My favorite line of the week came courtesy of a grizzled Quincy local, chirping to the gas station attendant as I was purchasing ice that "...and by tomorrow, they'll all be gone and I'll have my cell service back!"
Here are some Fuji X-T2 pix of JITV's many fans: thanks for coming out to hang with us everyone!
Had a nice weekend in Monterey, California with happy families, nostalgic couples, buzzy colleagues and beautiful sunshine with a touch of heartbreak.
My grandmother--Pop Pop Jane--passed away on Friday and my mother called me mere minutes after Charles Bradley's set concluded, at which he proclaimed that his battles with cancer and chemo would never stop him from spreading love out into the world. I weeped silently against a wooden fence, as my recently purchased Lamb Curry cooled on the service counter. I could picture my mother and aunt at her bedside, as summery wafts from the lilac bush blew into her room through the open window. She went peacefully. A sporty red (PPJ's go-to car color) hearse came and it was deemed fitting. I saw a group of butterflies fluttering underneath a tree later on in the day and I couldn't help but think they carried her spirit with them. She was always partial to butterflies and birds and presumably, most winged creatures. She was a stand-up lady, quick to laugh and make others laugh too.
The loving community and quality musicianship at the festival, along with the support of my colleagues (thanks for the otter shirt from the aquarium, y'all!), helped me get through the weekend with a smile, of which I am more comfortable wearing than bearing an overarching sadness. I'll always cherish the memories I have with PPJ, and they flooded back ten fold this weekend as I processed this life change amidst smiling families, music-loving couples and friendly artists.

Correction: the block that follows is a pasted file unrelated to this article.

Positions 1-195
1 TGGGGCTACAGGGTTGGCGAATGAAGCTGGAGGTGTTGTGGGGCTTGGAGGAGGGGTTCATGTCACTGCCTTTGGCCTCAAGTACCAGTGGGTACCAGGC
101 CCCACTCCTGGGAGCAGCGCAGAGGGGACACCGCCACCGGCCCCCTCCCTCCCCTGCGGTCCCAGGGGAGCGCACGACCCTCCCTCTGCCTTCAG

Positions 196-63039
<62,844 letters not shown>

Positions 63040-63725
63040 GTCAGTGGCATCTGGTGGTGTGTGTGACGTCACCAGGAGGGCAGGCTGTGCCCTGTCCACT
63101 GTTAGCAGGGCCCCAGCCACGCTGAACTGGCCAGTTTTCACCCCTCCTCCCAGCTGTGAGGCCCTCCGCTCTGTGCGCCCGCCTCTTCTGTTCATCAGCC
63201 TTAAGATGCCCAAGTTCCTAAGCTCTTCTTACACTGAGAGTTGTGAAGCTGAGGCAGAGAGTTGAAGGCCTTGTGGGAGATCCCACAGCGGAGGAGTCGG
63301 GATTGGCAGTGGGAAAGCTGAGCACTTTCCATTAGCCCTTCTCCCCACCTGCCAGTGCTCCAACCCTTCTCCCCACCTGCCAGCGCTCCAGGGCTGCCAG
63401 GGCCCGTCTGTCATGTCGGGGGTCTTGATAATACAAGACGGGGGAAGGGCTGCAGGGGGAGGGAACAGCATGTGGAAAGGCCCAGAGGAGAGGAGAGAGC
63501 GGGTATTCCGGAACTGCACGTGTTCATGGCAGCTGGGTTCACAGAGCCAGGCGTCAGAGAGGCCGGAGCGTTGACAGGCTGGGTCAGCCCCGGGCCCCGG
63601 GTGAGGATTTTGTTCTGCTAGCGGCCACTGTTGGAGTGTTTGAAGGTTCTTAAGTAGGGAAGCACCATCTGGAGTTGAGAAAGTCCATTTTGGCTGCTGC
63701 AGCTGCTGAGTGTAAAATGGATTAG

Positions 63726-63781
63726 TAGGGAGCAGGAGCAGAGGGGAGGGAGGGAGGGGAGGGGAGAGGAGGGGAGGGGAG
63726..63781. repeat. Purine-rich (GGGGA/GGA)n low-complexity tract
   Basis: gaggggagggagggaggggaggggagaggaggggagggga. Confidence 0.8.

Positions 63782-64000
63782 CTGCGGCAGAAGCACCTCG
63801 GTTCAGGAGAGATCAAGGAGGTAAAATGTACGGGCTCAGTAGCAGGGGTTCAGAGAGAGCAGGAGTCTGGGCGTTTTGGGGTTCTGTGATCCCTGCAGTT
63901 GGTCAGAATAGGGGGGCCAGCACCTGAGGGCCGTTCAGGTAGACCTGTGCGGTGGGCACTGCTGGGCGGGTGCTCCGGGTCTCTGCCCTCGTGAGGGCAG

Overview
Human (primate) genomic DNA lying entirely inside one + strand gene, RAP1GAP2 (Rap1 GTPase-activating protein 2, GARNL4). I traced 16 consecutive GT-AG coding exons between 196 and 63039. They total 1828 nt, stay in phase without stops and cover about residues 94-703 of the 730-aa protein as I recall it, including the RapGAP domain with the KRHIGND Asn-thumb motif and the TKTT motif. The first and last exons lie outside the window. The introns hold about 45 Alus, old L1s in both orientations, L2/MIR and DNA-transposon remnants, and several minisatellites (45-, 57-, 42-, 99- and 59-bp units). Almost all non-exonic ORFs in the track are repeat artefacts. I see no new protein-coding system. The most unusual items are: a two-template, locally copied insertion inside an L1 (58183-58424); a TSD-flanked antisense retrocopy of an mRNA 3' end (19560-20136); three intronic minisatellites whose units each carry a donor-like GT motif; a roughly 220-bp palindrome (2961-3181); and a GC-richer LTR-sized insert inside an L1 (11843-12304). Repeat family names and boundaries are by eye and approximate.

Hiked to Murphy Ranch with Megan on Sunday to breathe in the fresh air amidst the high-end homes of the Pacific Palisades, before descending (and eventually ascending) over 500 stairs to the fabled ruins, where--during the 1940s--Nazi sympathizers hoped to create an American stronghold, only to have their dreams deferred as history played out. Graffiti now covers the service road leading to the stairs, and covers the ruins below in the forest. We saw "Fuck Trump" sprayed out countless times; it is eerie how history repeats itself and hatred for others comes to the forefront of politics...But this hike to this haunting place proved to be very beautiful and I take solace in knowing both nature and common decency eventually overcome hatred of all types, across all times...
Here are some FujiFilm X-T2 shots:
long dreamy weekend filled with jittery critter antics, quality eats and good friends
Buckhorn is one of my favorite campgrounds, located off Route 2 in the Angeles National Forest. The memories I make each time I go are some of my most cherished. It is a profound place for reflection and relaxation.